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Research Article | Open Access
Preparation of Cu2Sn3S7 Thin-Film Using a Three-Step Bake-Sulfurization-Sintering Process and Film Characterization
Cu2Sn3S7 (CTS) can be used as the light absorbing layer for thin-film solar cells due to its good optical properties. In this research, the powder, baking, sulfur, and sintering (PBSS) process was used instead of vacuum sputtering or electrochemical preparation to form CTS. During sintering, Cu and Sn powders mixed in stoichiometric ratio were coated to form the thin-film precursor. It was sulfurized in a sulfur atmosphere to form CTS. The CTS film metallurgy mechanism was investigated. After sintering at 500°C, the thin film formed the Cu2Sn3S7 phase and no impurity phase, improving its energy band gap. The interface of CTS film is continuous and the formation of intermetallic compound layer can increase the carrier concentration and mobility. Therefore, PBSS process prepared CTS can potentially be used as a solar cell absorption layer.
For thin-film solar cells, copper indium gallium selenide (CIGS) materials are expensive, and thus copper zinc tin sulfide (CZTS) materials have been developed [1, 2]. Studies [3, 4] have shown that it is difficult to control the Cu, Zn, Sn, and S atomic ratio of the four-element CZTS system. For upper ZnS junction solar modules, interactions during the crystallization process cause Zn atoms to easily diffuse into the CZTS system (insufficient or excess Zn). The present study uses the Cu, Sn, and S (CTS) ternary system, mainly formed by colloidal baking and powder sintering, as a light absorbing layer material [5, 6].
Studies have reported that CuS and SnS2 coevaporation [7, 8] and sputtering  can be used to form CTS ternary films whose energy band gap is close to the ideal energy band gap of Cu2Sn3S7 (1.2~1.3 eV). However, this process is easy to produce much secondary degradation like Cu10Sn2S13 and Cu4SnS4 of nature, reducing the energy conversion efficiency. This study coated Cu and Sn powders at a set atomic percentage mix on a Mo substrate with spin-coater and formed powder film. Baking, sulfurizing (sulfur vapor), and liquid-phase sintering were then applied to form the Cu-Sn-S compound and a crystalline thin film. The powder, baking, sulfur, and sintering (PBSS) process can reduce the solar film process (sputtering and deposition) costs  and avoid the reliability problems of chemical solutions such as forming oxide phase and atomic ratio control problem .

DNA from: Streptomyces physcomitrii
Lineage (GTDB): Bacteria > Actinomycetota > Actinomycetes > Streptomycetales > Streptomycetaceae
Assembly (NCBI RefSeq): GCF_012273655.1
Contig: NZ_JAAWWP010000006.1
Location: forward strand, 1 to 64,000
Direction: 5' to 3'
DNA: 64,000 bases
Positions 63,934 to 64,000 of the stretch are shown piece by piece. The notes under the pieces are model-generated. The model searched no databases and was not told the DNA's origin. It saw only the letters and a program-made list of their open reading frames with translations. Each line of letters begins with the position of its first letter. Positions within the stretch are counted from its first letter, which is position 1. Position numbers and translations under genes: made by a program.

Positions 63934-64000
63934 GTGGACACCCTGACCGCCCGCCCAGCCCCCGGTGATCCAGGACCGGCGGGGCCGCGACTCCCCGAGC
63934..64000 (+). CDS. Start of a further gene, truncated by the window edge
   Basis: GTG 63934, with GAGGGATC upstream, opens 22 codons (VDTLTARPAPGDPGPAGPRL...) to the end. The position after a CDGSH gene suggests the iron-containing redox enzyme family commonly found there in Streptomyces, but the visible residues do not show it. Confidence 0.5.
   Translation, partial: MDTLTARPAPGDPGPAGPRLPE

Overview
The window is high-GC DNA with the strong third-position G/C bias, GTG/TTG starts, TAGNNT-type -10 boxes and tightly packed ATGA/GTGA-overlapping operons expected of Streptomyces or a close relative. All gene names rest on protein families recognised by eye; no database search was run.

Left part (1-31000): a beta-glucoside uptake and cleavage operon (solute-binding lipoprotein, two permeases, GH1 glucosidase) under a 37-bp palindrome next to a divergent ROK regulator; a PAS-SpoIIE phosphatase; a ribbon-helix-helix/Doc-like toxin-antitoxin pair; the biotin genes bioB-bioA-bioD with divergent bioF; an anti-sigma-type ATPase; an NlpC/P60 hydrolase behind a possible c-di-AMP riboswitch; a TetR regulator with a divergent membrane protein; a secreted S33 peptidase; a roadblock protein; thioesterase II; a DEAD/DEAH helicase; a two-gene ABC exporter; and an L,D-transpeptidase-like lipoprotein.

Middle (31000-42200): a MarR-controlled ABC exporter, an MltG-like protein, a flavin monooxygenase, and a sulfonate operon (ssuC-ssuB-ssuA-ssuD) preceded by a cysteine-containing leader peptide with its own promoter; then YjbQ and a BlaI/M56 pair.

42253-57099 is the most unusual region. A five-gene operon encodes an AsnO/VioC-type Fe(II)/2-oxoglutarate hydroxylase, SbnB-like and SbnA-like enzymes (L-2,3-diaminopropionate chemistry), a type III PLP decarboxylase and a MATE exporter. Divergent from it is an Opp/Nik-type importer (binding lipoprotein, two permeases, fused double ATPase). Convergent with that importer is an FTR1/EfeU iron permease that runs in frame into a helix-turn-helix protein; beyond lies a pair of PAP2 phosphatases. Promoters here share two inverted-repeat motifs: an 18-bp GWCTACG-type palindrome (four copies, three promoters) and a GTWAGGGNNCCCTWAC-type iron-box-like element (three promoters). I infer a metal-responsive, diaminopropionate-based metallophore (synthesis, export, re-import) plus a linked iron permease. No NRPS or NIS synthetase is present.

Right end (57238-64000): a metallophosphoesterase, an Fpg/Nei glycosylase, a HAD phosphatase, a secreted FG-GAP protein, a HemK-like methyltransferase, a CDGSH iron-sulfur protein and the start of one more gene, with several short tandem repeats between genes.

Comparing with other literatures processes [12, 13], PBSS process has potential applications due to its easy fabrication, lower cost, and easy-controlling atomic ratio procedure. In addition, no previous studies have been conducted on CTS/Mo metallurgy and the interfacial diffusion mechanism. This research determines the CTS crystalline phase and optical and electrical properties. The PBSS process was adopted according to temperature effects. The interface diffusion behavior of atoms between absorption layer and Mo substrate was explored to understand relationship between structure and optoelectric properties. The results may be used as a reference for solar cell manufacturing.
2. Experimental Procedure
Cu (~500 nm) and Sn (~1000 nm) powders were mixed in a 2 : 3 molar ratio in colloid and deposited onto Mo substrates with spin coater (3000 rpm). Cu-Sn prefilms were obtained by vacuum baking (200°C, 10−2 Torr, 8 h). Subsequently, the films were subjected to sulfur vapor in an oven (240°C, 1 h) and followed by different sintering temperatures at 300, 400, 500, 600, and 700°C (4 h for each) to form CTS film in vacuum process. All the procedure is schematically shown in Figure 1.
The specimens were observed using scanning electron microscopy (SEM, Hitachi SU8000), energy-dispersive X-ray spectroscopy (EDS), and atomic-scale surface topography. X-ray diffraction (XRD, Bruker AXS, Germany) was conducted at a scanning rate of 1°/min in the 2θ range of 20°–60° to determine phase composition. A photoluminescence- (PL-) ultraviolet (UV) spectrometer (ULVAC) was used to determine the sintering temperatures and the absorption layer specifications. Hall measurements were conducted for samples sintered at 200, 500, and 600°C to determine the resistance value and carrier mobility. The interfacial diffusion behavior study of samples sintered at 500°C was chosen because the sample had flattening surface and less second phases. It possessed the best morphology and phase composition. The sample sintered at 500°C was observed by transmission electron microscopy (TEM, JEM-2100F). The interface structure characteristics caused by atoms diffusion between absorption layer and Mo substrate are discussed by the atomic and structure change between CTS and Mo.
3. Results and Discussion